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line manager vs. immediate manager

English translation: specific vs. generic term

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20:13 Aug 13, 2007
English to English translations [PRO]
Social Sciences - Human Resources
English term or phrase: line manager vs. immediate manager
I am in doubt as to the meaning of the two mentioned persons in the company.

In one place, an employee should contact his/her line manager, and 2 pages down, the said employee is advised to contact his/her immediate manager.

Can the names above be synonymous? I've found such answer in the English-Polish KudoZ.

Any help would be appreciated.
Adam Załuski
Local time: 14:35
English translation:specific vs. generic term
Explanation:
This is the conclusion I come to from the link below. The sentence is taken directly from page 20 of the document.
Line manager is a specific term referring to someone who is the immediate (i.e. nearest) to the employee.
Selected response from:

William [Bill] Gray
Norway
Local time: 14:35
Grading comment
Thank you. I have chosen this particular answer because there is no explicit hint in the text that the two are different. I really appreciate the help from all of you!
4 KudoZ points were awarded for this answer



Summary of answers provided
3 +1possible difference
Mark Nathan
4See comments below...
Tony M
3 +1There can be a major difference.
jccantrell
3specific vs. generic term
William [Bill] Gray


  

Answers


7 mins   confidence: Answerer confidence 4/5Answerer confidence 4/5
See comments below...


Explanation:
Unless there is any reason to think that a specific distinction is being made, I would certainly naturally regard these two terms as synonymous; 'line manager' tends to be more 'in jargon' in HR speak, whereas 'immediate manager' tends to be more the way ordinary people speak.


Tony M
France
Local time: 14:35
Native speaker of: Native in EnglishEnglish
PRO pts in category: 50
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12 mins   confidence: Answerer confidence 3/5Answerer confidence 3/5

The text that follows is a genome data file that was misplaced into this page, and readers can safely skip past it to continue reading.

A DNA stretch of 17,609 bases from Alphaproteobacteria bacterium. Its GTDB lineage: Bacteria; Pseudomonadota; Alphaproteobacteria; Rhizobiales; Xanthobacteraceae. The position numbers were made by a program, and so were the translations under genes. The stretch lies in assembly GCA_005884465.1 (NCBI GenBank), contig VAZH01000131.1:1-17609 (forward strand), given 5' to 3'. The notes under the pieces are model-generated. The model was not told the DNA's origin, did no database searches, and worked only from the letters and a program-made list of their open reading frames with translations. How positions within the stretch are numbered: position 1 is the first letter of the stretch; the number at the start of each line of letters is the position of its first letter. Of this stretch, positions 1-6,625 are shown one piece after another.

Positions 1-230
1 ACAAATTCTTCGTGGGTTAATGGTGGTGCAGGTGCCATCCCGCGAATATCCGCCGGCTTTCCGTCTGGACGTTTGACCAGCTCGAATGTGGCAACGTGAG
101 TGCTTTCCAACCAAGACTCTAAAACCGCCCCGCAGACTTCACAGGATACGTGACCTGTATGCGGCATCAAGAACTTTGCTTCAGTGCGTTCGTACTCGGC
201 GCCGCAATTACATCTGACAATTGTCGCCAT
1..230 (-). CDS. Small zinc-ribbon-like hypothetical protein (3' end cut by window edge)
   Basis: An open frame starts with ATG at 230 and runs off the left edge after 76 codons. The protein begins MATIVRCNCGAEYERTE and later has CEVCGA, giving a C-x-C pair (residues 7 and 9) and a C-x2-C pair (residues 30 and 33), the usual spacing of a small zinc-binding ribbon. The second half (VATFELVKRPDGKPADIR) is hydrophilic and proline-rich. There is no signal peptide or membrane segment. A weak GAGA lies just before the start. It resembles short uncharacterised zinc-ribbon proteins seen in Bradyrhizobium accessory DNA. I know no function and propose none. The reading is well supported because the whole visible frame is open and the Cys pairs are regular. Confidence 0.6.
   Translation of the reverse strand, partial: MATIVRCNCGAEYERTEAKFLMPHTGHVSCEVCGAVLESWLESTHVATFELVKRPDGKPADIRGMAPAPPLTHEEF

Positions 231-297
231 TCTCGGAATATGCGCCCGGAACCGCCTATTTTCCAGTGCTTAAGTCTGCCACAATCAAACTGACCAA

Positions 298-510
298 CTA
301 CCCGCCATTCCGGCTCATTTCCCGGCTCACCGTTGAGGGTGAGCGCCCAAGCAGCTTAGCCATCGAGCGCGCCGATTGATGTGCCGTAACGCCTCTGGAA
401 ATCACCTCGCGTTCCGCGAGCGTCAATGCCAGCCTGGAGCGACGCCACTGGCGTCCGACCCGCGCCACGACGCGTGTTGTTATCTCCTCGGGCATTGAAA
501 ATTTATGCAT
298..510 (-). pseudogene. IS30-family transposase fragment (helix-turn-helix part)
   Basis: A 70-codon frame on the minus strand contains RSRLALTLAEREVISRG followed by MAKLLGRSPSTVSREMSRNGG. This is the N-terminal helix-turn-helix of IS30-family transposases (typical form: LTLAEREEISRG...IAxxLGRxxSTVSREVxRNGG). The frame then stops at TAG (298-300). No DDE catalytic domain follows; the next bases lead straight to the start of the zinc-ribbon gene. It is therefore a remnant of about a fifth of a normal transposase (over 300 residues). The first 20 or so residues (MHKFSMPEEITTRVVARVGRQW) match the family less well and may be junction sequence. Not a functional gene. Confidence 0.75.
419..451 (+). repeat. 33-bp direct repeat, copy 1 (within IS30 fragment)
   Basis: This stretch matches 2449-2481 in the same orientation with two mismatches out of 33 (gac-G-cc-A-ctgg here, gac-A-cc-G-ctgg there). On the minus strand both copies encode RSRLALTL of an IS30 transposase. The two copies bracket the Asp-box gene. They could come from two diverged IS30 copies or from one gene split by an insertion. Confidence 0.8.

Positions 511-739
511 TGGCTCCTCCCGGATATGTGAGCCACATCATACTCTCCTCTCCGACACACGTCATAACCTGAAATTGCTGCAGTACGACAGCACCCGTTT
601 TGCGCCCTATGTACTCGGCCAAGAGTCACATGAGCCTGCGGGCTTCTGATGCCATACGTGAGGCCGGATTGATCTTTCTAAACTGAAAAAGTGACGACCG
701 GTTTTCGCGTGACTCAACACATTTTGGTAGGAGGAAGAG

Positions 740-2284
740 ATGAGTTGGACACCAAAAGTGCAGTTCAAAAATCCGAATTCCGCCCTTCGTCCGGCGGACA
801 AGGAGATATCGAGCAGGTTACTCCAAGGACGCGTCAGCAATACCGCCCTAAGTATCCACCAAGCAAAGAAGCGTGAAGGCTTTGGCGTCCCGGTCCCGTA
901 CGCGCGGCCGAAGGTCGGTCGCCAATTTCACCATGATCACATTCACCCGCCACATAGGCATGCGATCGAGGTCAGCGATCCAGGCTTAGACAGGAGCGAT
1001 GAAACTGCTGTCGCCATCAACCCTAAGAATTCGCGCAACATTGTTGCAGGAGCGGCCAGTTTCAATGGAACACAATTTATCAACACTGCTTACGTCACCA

specific vs. generic term


Explanation:
This is the conclusion I come to from the link below. The sentence is taken directly from page 20 of the document.
Line manager is a specific term referring to someone who is the immediate (i.e. nearest) to the employee.


Example sentence(s):
  • 3. Line Manager - refers to the immediate manager of an individual employee

    Reference: http://64.233.183.104/search?q=cache:Cl743_rXtKAJ:gov.im/lib...
William [Bill] Gray
Norway
Local time: 14:35
Works in field
Native speaker of: Native in EnglishEnglish
PRO pts in category: 16
Grading comment
Thank you. I have chosen this particular answer because there is no explicit hint in the text that the two are different. I really appreciate the help from all of you!
Login to enter a peer comment (or grade)

36 mins   confidence: Answerer confidence 3/5Answerer confidence 3/5 peer agreement (net): +1
possible difference


Explanation:
As Tony and Bill have said your line manager is usually your immediate superior. However, in very large organizations there could be a hierachy within the line management, particularly when you consider that the term is sometimes used in a more general way to mean a product line, or a particular organizational aspect. In this case there could be an intermediate manager, who reported to the line manager, or even to another intermediate manager.
In these days of multinational companies "lines" can get very long!

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Note added at 53 mins (2007-08-13 21:06:34 GMT)
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Another point is that the hierachy does not stop at line managers, who also have "immediate managers".
So if your employee was a line manager, they would contact their immediate manager.

Mark Nathan
Local time: 14:35
Native speaker of: Native in EnglishEnglish
PRO pts in category: 8

Peer comments on this answer (and responses from the answerer)
agree  Sheila Wilson: Works this way often at Shell - immediate manager may not have the same wide-ranging authority as line manager
10 hrs
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2 hrs   confidence: Answerer confidence 3/5Answerer confidence 3/5 peer agreement (net): +1
There can be a major difference.


Explanation:
At a lot of defense oriented software companies, they have "matrixed support" That is, there is a functional manager (probably what you are calling "line manager") who is responsible for getting work (within the company) for his people.
Once this work is found, the person now works for Project A and has an immediate manager on that project who tells him/her what to do on a day-to-day basis.
When it comes time for performance reviews, both managers will talk about your performance befor the functional manager gets together with others in his chain and sets the new salaries.

Read the links, this might help.


    Reference: http://en.wikipedia.org/wiki/Matrix_management
    Reference: http://management.about.com/od/projectmanagement/g/MatrixMan...
jccantrell
United States
Local time: 05:35
Native speaker of: Native in EnglishEnglish
PRO pts in category: 19

Peer comments on this answer (and responses from the answerer)
agree  Sheila Wilson: Works that way in industry too - project managers are not always line managers
8 hrs
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